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Freakonomics at Work in Rental Cars

In the epilogue of Freakonomics, we admitted that we had written a book that had no unifying them and which probably didn’t help a reader solve any real problems. The best we could hope for, we wrote, was that “You might become more skeptical of the conventional wisdom; you may begin looking for hints as to how things aren’t quite what they seem … The most likely result of having read this book is a simple one: you may find yourself asking a lot of questions. Many of them will lead to nothing. But some will produce answers that are interesting, even surprising.”

It is amazing how many people now write to us to tell us that they have done exactly that — started to ask a lot of questions and think through problems for themselves and arrive at interesting conclusions. It is as if we inadvertently deputized a bunch of people to wander through the world and poke around beneath the surface to see what they can dig up.

Here’s an example which, although it’s pretty minor in terms of world importance, is pretty interesting. It comes from a man named Joe Rosen:

Dear Steven & Stephen:

After reading the book, I’ve started to look at things a bit differently. I’m an immigration attorney in Georgia, after retiring with 30 years in the government, 20 as an FBI and U.S. Customs Special Agent.

Here’s my Hertz car rental experience and my analysis.

I recently reserved an intermediate Hertz rental car in Tucson for a week. Intermediate is usually a Taurus or similar model.

When I got to the counter I was advised that I had been upgraded to a brand new Ford Explorer with free Sirius radio. I gladly took the upgrade. When I picked the car up there were a row of brand new Explorer’s being rented by Hertz.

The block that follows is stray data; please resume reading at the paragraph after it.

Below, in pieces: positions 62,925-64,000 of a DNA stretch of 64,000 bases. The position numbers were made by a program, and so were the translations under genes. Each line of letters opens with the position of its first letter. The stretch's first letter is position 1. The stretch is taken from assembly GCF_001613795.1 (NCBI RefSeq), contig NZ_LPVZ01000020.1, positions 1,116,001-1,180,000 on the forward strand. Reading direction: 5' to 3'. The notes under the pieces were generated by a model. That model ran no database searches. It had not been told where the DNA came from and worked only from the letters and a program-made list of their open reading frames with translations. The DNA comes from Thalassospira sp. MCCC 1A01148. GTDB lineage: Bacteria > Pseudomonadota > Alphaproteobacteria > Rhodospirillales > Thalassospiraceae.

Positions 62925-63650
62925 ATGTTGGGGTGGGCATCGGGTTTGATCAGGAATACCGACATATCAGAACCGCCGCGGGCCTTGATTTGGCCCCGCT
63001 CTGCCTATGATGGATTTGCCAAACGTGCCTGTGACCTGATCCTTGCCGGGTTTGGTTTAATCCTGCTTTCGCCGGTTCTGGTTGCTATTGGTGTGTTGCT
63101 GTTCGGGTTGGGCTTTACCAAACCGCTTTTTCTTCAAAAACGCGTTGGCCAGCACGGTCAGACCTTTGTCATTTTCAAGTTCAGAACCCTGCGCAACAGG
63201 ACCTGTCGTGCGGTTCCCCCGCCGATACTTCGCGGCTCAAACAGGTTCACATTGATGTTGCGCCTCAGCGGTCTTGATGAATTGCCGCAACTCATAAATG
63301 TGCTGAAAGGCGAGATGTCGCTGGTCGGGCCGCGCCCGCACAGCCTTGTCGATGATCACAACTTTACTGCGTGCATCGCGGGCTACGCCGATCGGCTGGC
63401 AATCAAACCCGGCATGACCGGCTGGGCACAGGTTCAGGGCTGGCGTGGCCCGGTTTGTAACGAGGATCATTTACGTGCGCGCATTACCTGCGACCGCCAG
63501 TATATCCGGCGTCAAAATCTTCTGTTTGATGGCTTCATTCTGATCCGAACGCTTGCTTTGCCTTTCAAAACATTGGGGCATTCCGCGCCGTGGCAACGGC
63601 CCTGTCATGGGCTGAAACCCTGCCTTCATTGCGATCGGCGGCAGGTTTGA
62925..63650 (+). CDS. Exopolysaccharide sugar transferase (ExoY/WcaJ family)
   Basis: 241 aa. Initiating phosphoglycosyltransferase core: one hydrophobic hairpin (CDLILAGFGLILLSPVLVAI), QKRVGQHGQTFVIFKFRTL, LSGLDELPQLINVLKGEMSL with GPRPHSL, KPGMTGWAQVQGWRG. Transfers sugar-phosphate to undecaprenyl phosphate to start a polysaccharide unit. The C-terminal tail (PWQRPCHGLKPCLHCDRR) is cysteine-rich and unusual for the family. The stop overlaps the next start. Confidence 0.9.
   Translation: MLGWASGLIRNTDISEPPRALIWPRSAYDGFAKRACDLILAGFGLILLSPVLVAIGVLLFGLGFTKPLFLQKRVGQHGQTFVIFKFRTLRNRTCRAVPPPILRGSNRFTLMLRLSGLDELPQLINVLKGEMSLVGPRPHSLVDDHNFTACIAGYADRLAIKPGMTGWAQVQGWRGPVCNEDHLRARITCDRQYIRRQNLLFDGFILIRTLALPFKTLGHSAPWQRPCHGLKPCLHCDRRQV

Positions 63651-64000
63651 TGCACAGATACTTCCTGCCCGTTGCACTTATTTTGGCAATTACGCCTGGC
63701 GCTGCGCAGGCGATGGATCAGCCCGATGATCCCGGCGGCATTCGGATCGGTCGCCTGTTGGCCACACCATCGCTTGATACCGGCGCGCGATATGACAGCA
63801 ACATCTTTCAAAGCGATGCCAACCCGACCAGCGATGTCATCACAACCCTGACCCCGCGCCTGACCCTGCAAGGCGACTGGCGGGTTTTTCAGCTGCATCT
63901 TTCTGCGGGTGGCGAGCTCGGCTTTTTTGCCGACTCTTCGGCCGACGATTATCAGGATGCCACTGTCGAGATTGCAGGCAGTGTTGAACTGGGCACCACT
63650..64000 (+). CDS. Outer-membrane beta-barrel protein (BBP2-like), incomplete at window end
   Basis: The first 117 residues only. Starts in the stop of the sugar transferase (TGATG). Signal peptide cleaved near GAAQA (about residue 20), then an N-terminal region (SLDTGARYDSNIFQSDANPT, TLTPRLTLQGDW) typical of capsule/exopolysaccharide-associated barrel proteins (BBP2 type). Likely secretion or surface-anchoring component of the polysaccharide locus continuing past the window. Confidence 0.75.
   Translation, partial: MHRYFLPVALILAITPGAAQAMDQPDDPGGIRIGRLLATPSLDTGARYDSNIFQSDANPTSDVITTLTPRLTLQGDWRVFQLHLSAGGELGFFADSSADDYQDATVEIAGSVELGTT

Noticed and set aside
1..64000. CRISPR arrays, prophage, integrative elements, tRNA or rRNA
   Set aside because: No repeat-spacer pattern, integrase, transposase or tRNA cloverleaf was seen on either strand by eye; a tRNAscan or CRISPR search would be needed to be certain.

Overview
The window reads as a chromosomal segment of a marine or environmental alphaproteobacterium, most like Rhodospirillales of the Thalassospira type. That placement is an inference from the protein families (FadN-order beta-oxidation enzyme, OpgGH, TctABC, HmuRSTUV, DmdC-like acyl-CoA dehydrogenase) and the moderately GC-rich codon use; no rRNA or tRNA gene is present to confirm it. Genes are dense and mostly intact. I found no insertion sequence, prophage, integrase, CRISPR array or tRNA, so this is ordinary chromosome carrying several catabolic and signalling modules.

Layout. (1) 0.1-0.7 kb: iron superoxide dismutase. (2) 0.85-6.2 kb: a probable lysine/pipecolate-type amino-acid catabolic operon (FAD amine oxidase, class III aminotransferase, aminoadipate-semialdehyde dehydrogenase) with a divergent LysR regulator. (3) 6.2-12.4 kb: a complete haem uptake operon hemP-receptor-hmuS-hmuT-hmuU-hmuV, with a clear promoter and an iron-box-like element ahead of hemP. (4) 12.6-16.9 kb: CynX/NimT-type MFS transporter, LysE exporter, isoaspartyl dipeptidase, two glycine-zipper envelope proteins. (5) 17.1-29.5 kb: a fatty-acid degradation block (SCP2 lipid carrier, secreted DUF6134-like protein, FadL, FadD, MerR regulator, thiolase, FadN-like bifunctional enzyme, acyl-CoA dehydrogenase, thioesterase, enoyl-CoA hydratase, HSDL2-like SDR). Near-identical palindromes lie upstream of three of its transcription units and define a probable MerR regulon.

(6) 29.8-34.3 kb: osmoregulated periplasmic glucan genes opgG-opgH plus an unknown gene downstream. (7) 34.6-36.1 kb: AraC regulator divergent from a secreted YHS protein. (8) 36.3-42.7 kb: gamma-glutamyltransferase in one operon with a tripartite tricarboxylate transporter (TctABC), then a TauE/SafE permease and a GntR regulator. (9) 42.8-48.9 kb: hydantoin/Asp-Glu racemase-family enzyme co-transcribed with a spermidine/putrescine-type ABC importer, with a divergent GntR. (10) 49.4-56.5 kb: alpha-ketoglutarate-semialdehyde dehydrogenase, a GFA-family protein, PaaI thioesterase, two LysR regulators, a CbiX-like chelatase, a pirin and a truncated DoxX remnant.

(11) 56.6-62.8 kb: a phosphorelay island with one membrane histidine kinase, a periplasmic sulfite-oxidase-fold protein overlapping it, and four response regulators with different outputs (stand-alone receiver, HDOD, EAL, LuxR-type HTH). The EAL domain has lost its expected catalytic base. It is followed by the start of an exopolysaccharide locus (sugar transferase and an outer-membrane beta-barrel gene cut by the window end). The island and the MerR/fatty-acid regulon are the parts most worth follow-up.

Prior to returning the car, I filled up the tank for a charge of about $ 60. My gas mileage was about 10 miles to the gallon.

When I analyzed it, it all made sense using your reasoning approach.

Ford has a ton of Explorers that people will not buy because the mileage is so poor. Their response is to offer huge discounts to sell them.

Hertz rents the cars so they have no consequence of buying a car with poor mileage, since they do not have any gas costs. The gas costs are all picked up by the renter. Hertz reaps a great price advantage in purchasing discounted explorers without suffering the consequences of having to pay high gas usage expenses.

Most renters are probably business renters who are reimbursed for their car costs by their employer. They accept the luxury of a big rental car without having to worry about the gas prices being paid by them.

The only loser appears to be the employer who’s reimbursement is based on high gas costs or an individual renter who pays his own car rental expenses.

Does that all seem to make sense?

I certainly will no longer jump at a free upgrade to a larger rental car and crucify my clients into reimbursing me for inflated gas costs because Hertz was able to buy cheap large SUV’s.

Joe Rosen

Joe’s analysis seems just about spot-on to me, especially since cars are such a long-lead production item, and since the inventory of gas guzzlers has probably backed up fast and furious because of gas and green issues. What do you think?